Asia House & Future Foreign Policy present: Focus on ASEAN Blog Series
The historian and scholar, Odd Arne Westad, has described Southeast Asia as “the decisive territory, on the future of which hangs the outcome of a great contest for influence in Asia”. Such a contest between the United States of America and China could have colossal implications upon the international order of the 21st century. ASEAN has a positive role to play in the pivot; acting as a brake that aims to prevent a tug of war between the US and China from occurring. On the one hand ASEAN endeavours to entangle China and limit its regional hegemony, yet at the same time, it wishes to see US focus in Asia remain predominantly economic rather than security-focused.
ASEAN has many methods at its disposal to ensure that the association profits from the US pivot to Asia. Primary amongst these is its size. The US pivot to Asia is fundamentally designed to forge closer ties with ASEAN, labelled by Hillary Clinton as “the fulcrum” of Asia’s emerging regional architecture. ASEAN boasts a population of over 600 million citizens, many of whom are part of a rising Asian middle-class consumer society. For this reason, it constitutes the largest market for US trade in Asia.
In addition, ASEAN already possesses a strong and stable framework for inter-state governance. It has served as one of the core proponents of regional peace following the Cold War era, and despite the presence of several emerging economies, ASEAN has functioned as a buffer of tensions. As a forum for dialogue, ASEAN attempts to prevent security dilemmas from occurring. The association can therefore use these strengths to secure its future aims.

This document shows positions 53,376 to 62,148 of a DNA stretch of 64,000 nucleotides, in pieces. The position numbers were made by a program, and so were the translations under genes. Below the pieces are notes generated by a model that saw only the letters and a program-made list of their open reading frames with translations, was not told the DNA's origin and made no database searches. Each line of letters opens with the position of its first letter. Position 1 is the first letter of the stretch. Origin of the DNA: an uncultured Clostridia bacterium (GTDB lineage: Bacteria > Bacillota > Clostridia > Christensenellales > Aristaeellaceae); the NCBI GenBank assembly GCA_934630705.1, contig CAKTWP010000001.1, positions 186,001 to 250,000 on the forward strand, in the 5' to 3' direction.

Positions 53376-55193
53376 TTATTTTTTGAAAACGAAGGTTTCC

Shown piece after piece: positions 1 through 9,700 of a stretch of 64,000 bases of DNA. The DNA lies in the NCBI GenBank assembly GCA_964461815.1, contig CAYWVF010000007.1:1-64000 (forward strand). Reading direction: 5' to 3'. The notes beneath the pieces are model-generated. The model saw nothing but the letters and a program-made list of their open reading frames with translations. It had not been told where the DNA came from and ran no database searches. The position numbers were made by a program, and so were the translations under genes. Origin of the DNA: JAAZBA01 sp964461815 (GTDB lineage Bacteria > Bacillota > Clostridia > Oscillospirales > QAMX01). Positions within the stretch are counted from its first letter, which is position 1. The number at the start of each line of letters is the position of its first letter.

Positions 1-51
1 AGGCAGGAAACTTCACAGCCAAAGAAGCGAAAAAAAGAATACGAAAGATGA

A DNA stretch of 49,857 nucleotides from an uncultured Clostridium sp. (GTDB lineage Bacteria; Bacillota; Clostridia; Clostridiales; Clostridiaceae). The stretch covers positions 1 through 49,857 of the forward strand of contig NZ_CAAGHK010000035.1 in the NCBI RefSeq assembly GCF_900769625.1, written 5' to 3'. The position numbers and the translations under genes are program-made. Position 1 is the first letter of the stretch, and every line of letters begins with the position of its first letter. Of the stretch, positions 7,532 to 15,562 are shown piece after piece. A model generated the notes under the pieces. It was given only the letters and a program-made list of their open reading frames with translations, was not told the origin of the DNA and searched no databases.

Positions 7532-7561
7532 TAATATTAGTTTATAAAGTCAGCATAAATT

The role ASEAN plays in the US pivot to Asia is largely dependent upon its motives. These motives are related to the two main actors in the pivot: the US and China. ASEAN is seeking to improve its security structures, at a time when tensions are rising over resources in the South China Sea. Wider, long-term aims include increasing and balancing its regional trade with the US, and rebranding itself as a supranational actor. The US has been impeccably successful with regard to its soft powerimplementation strategies, and ASEAN will look to use the pivot to its own advantage. Finally, ASEAN will have a leading role to play with regard to ensuring the US finds what Stephen Walt has humorously called “the Goldilocks Zone” with regard to China. ASEAN must guarantee that the US is not too offensive or too defensive in its relations with China, but rather finds a balance that is “just right”.
ASEAN’s role in the US pivot to Asia must be viewed within a context that incorporates Chinese relations. ASEAN is respectful of China due to its growth-rate success, and its quick response to theAsian Financial Crisis. However, the organisation is also worried about growing Chinese regional hegemony and thus pursues the creation of a new pan-Asian identity that aims to tie China’s growth into the continent as a whole. ASEAN, however, has often rejected suggestions that it is using the US pivot to balance against China or bandwagon with the US. Its role is one of impartiality and diverse diplomacy.
All views and perspectives are the author’s own. This blog was produced in partnership with Asia House. Read more blogs in this series here.